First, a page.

This article describes some of our recent research on autistic people’s parenthood experiences, carried out at the Autism Research Centre, University of Cambridge. Very little research has explored what it is like to be an autistic parent. In particular, there have been very few studies into how autistic people experience being pregnant, giving birth and caring for their baby. We wanted to find out more about the strengths and challenges associated with being an autistic parent, as well as how autistic parents can be better supported.
In our research, which was recently published in a scientific journal (find here). We used semi-structured interviews to find out about the experiences of childbirth and early parenthood in 21 women with an autism diagnosis and 25 non autistic women, we used thematic analysis to determine common themes between the participants’ experiences.
The results highlighted three themes of interest:
- Positive and negative birth experiences
- The rewards and challenges of motherhood
- The impact of formal and informal support
Positive and negative birth experiences
- The autistic parents we spoke to sometimes found some of the physical sensations of childbirth, such as being touched by medical professionals and coping with very bright lights in the hospital, particularly difficult.
- Both autistic and non-autistic parents told us that they appreciated receiving clear information from medical professionals during childbirth, though this appreciation was particularly emphasised by the autistic parents. Autistic parents told us that they really valued being given clear, direct information about what was going on during childbirth.
I was in pain but confined to the bed. And I was all hooked up to the machines and everything. And like all of that was really sensory crazy, I just felt really trapped like I couldn’t move, so like I was quite overwhelmed and had a couple of meltdowns.
The rewards and challenges of motherhood
- Parenting could be difficult at times for both the autistic and non-autistic parents. For example, lack of sleep and having little time to oneself could be challenging. The autistic parents we spoke to also talked about some extra difficulties, such as finding the physical sensation of breastfeeding particularly difficult and lacking confidence when playing with their baby.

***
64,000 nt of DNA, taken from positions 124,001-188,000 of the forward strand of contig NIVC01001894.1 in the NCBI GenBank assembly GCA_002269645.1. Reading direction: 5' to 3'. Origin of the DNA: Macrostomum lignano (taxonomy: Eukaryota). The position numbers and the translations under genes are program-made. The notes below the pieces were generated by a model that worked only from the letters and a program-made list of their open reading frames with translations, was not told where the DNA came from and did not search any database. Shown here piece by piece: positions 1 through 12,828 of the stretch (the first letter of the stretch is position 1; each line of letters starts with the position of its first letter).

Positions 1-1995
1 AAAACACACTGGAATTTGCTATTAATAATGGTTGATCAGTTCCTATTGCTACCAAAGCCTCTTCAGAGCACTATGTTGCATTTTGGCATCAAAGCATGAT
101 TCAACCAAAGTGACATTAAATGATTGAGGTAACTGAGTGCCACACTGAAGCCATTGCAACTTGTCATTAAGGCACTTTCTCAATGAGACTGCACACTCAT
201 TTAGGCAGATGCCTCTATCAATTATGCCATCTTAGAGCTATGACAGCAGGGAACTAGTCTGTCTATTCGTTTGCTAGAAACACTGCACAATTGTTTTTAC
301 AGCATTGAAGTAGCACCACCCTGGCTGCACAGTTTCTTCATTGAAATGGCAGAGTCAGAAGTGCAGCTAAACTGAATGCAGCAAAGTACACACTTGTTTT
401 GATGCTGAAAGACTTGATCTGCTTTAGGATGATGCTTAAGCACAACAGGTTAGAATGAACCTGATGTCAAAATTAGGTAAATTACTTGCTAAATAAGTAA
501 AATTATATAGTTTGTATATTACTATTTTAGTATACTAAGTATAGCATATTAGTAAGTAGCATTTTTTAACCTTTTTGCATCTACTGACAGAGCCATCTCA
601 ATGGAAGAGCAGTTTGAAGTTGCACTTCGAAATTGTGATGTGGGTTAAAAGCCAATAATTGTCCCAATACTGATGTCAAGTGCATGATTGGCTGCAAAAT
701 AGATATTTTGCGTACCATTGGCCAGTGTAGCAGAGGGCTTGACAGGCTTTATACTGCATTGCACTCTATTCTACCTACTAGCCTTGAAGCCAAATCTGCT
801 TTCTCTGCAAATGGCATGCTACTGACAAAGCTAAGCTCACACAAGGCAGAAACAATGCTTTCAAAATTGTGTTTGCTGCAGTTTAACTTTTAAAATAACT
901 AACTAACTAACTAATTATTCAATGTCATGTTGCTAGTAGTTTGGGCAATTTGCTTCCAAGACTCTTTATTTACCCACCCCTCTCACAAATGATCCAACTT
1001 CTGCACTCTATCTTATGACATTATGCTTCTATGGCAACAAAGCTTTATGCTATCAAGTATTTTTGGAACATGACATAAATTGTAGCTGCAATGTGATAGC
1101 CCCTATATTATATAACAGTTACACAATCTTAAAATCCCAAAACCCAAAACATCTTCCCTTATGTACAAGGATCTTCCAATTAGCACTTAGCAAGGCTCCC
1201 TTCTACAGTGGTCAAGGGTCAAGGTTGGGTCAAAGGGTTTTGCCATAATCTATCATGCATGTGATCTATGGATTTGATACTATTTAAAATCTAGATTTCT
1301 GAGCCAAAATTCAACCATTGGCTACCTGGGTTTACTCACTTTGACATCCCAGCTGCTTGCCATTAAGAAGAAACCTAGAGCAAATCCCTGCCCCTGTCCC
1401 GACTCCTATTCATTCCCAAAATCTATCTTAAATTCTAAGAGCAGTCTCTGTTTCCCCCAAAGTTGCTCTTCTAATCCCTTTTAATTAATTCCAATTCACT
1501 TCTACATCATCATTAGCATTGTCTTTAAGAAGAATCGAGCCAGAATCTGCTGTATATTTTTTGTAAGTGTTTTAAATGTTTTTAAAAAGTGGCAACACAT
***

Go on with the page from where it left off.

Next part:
- Both autistic and non-autistic parents talked about the things they were good at when it came to parenting, such as being patient and caring deeply for their baby. Some autistic parents also talked about being especially good at persevering with their parenting goals, and some talked about having an especially good understanding of their baby’s physical needs (such as needing to be held to feel secure).
You’re so used to looking for the super vague, sub-textual clues from adults but the good thing about babies is that they kind of have universal cries and I’m good at listening to noises. I can tell the difference between people’s sets of keys, who’s coming based on what kinds of keys are jingling, so I figure that if we can do that, we can tell what kind of cry a baby has.
The impact of formal and informal support
- The autistic parents we spoke to frequently felt that healthcare professionals (such as midwives, doctors and health visitors) did not have a good understanding of autism and the ways that autism might manifest differently for women. Parents sometimes felt that this lack of understanding could lead to them not getting the desired support from professionals.
- Autistic parents appreciated it when healthcare professionals got to know them as an individual and tried to meet their individual needs.
They kept referencing Anne Hegerty in the jungle and saying, ‘I know a bit about autistic women now, because Anne Hegerty in the jungle said this and now I understand what you’re saying’. These are health professionals and they’re getting their information from ‘I’m a Celebrity Get Me Out of Here’, otherwise they’d have had no understanding of me at all. I just thought that was the most awful thing, that reality TV is educating people who have the power to possibly take my child away from me.
These results suggest that autistic parents might benefit from some adjustments to the healthcare they receive during and after giving birth. These include adjustments to the sensory environment while giving birth (such as dimming lights where possible) as well as communication adjustments (such as receiving very clear, direct information). Healthcare professionals should receive more training about autism so they can better support their autistic patients. The results also suggest that autistic and non-autistic parents have many shared strengths and challenges when it comes to being a parent, such as being patient and finding lack of sleep difficult. Autistic parents may benefit from additional support in some specific areas of parenting, such as the sensory challenges of breastfeeding. In addition, there are areas where autistic parents may particularly excel, such as persevering with their parenting goals.
It would be beneficial for further research to build on these findings by exploring whether similar results are found in a bigger sample using different methods. For example, a survey could determine whether we find similar results using quantitative methods where the autistic and non-autistic groups can be compared statistically. Research exploring healthcare professionals’ perspectives would also be beneficial in order to understand what support they may need when providing care for autistic people.
For updates about this and future studies, please follow us on twitter: @SarahCHampton, @ARC_Cambridge